[S]uch testing of e-cigarettes is not very different from overcooking food to the point of becoming an inedible piece of charcoal and then assuming that consumers would consume it and be exposed to the resulting carcinogenic compounds in their daily routine. Accepting that e-cigarettes are less harmful than smoking, such an omission could result in unintendedly misleading smokers into thinking that there is little to be gained by switching to e-cigarettes.
The NEJM Formaldehyde Study: An Obituary
So here lies the NEJM formaldehyde study. Concocted by researchers who’ve undoubtedly never vaped, who apparently neglected to research which settings to use prior to designing a study, and never thought to ask anybody who actually vaped to try their puffing schedule, any experienced vaper knew this day would come. We’d say we’re sad to see it go, but that would be an outright lie.
The huge stir it caused has left an indelible mark on the public perception of vaping. Thanks to overconfident researchers, the apparent disdain with which many in the research community treat the advice and criticisms of vapers, and journalists all-too-eager for another “so you thought these things were safe?” scare-story, a piece of non-news made its way around the world, misleading people into believing vaping was a bigger cancer risk than smoking.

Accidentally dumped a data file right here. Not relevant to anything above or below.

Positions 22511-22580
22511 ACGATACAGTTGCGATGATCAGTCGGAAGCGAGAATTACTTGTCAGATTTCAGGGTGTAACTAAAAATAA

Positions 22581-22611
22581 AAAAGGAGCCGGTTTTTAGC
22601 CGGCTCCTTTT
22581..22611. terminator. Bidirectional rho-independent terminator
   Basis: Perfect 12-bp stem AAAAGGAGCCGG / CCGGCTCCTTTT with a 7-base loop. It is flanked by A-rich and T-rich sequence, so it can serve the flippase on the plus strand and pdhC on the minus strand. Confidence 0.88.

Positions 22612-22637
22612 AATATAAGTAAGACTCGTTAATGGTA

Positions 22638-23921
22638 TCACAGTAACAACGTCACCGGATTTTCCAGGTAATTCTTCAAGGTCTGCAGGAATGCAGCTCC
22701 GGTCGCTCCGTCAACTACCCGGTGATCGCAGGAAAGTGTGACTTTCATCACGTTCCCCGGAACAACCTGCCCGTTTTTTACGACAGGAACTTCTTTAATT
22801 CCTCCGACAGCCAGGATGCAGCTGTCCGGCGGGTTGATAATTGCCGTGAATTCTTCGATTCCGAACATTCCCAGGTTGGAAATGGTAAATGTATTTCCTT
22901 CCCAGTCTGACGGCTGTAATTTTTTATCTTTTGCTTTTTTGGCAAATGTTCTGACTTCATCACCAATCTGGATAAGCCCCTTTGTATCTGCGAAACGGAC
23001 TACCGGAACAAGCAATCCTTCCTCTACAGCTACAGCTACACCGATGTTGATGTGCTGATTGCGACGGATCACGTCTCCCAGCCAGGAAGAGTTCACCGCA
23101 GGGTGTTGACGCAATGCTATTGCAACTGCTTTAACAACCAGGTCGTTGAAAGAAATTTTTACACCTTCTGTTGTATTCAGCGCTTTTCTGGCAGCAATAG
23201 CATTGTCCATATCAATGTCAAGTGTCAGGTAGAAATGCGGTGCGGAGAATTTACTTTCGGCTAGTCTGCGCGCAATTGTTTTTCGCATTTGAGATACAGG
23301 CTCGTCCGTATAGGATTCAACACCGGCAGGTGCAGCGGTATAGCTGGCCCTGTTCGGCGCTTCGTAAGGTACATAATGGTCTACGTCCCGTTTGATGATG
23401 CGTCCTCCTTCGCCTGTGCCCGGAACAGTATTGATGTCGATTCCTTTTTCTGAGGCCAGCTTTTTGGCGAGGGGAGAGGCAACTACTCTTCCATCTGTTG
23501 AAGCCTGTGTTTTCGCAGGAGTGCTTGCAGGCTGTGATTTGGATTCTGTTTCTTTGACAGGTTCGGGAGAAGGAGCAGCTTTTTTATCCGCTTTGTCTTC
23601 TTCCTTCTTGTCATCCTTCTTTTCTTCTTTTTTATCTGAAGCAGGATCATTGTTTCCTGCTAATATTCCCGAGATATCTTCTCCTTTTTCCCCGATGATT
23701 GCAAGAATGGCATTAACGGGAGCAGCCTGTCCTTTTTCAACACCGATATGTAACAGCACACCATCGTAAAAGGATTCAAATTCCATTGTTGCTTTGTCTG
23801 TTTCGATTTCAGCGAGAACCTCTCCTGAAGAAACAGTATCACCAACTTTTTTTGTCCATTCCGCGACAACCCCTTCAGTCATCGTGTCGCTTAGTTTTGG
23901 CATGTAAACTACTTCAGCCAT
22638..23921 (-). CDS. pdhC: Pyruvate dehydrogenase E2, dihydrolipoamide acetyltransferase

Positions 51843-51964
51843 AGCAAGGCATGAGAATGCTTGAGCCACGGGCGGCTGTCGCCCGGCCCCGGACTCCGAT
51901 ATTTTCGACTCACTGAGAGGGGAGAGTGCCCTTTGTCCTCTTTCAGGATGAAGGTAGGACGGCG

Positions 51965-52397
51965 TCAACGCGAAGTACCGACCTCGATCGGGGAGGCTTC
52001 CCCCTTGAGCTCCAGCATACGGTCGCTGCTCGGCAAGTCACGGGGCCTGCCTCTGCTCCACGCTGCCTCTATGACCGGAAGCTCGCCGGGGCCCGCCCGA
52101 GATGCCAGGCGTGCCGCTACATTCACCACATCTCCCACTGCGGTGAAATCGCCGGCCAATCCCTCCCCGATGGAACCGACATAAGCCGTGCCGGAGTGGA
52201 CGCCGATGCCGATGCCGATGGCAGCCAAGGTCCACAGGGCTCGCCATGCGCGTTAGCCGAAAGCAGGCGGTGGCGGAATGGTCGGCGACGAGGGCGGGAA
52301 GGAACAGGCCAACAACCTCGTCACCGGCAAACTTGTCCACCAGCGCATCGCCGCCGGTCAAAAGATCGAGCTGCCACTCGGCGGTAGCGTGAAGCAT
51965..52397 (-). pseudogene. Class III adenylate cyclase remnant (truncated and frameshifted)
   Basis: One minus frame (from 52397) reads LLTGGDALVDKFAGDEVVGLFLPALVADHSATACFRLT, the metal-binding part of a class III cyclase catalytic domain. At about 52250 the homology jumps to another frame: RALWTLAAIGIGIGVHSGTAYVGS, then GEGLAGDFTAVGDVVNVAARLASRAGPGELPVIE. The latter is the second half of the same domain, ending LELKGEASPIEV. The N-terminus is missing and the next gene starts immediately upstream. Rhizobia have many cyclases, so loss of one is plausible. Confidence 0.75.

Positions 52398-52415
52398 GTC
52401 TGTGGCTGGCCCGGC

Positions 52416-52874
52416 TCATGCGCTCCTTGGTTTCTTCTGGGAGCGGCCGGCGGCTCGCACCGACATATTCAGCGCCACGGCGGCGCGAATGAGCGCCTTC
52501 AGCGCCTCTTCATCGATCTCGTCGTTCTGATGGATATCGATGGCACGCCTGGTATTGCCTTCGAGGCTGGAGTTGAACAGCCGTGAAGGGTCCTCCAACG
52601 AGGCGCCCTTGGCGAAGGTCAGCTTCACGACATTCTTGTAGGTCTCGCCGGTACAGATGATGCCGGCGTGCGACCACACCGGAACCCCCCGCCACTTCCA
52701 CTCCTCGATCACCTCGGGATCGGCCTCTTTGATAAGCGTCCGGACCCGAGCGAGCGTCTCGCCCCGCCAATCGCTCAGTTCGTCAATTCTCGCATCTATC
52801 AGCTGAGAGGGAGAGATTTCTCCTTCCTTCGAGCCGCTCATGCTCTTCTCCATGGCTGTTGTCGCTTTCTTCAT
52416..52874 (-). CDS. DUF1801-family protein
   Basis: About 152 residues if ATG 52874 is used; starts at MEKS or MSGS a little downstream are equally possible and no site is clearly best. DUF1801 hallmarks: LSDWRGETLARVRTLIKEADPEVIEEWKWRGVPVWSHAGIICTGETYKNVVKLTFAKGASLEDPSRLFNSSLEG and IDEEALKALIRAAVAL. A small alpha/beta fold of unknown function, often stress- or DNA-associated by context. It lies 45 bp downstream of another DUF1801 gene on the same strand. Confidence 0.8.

People made decisions with serious consequences for their long-term health on the basis of a poorly-conducted study that has now been clearly demonstrated to bear no resemblance to the reality for vapers. Even though calls for retraction so far have fallen on deaf ears, for anybody who’s up to date with the science on e-cigarettes, the study is dead. It’s useless.
It turns out the vapers were right all along, and now there are multiple peer-reviewed studies to prove it.
Should The NEJM Formaldehyde Study Be Retracted?
The calls for retraction of the original study now have a much stronger basis to work from, and Clive Bates has already added a PubMed comment to that effect.
Guidelines from the Committee on Publication Ethics suggest that retraction should be considered by journal editors if “they have clear evidence that the findings are unreliable, either as a result of misconduct (e.g. data fabrication) or honest error (e.g. miscalculation or experimental error).”